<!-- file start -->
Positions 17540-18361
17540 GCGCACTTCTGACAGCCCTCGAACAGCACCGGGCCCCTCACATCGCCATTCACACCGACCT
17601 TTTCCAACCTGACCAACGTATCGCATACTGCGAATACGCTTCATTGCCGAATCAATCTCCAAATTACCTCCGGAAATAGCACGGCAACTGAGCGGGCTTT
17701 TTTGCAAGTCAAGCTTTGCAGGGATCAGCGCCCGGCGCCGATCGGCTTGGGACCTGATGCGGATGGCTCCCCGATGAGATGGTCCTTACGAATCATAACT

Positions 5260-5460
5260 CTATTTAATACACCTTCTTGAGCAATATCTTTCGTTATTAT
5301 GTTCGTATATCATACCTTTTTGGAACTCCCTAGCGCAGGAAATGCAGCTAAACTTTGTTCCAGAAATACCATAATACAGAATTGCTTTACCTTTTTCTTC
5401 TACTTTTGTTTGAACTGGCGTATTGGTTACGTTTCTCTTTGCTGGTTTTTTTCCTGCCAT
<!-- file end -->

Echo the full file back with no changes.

Positions 17540-18361
17540 GCGCACTTCTGACAGCCCTCGAACAGCACCGGGCCCCTCACATCGCCATTCACACCGACCT
17601 TTTCCAACCTGACCAACGTATCGCATACTGCGAATACGCTTCATTGCCGAATCAATCTCCAAATTACCTCCGGAAATAGCACGGCAACTGAGCGGGCTTT
17701 TTTGCAAGTCAAGCTTTGCAGGGATCAGCGCCCGGCGCCGATCGGCTTGGGACCTGATGCGGATGGCTCCCCGATGAGATGGTCCTTACGAATCATAACT

Positions 5260-5460
5260 CTATTTAATACACCTTCTTGAGCAATATCTTTCGTTATTAT
5301 GTTCGTATATCATACCTTTTTGGAACTCCCTAGCGCAGGAAATGCAGCTAAACTTTGTTCCAGAAATACCATAATACAGAATTGCTTTACCTTTTTCTTC
5401 TACTTTTGTTTGAACTGGCGTATTGGTTACGTTTCTCTTTGCTGGTTTTTTTCCTGCCAT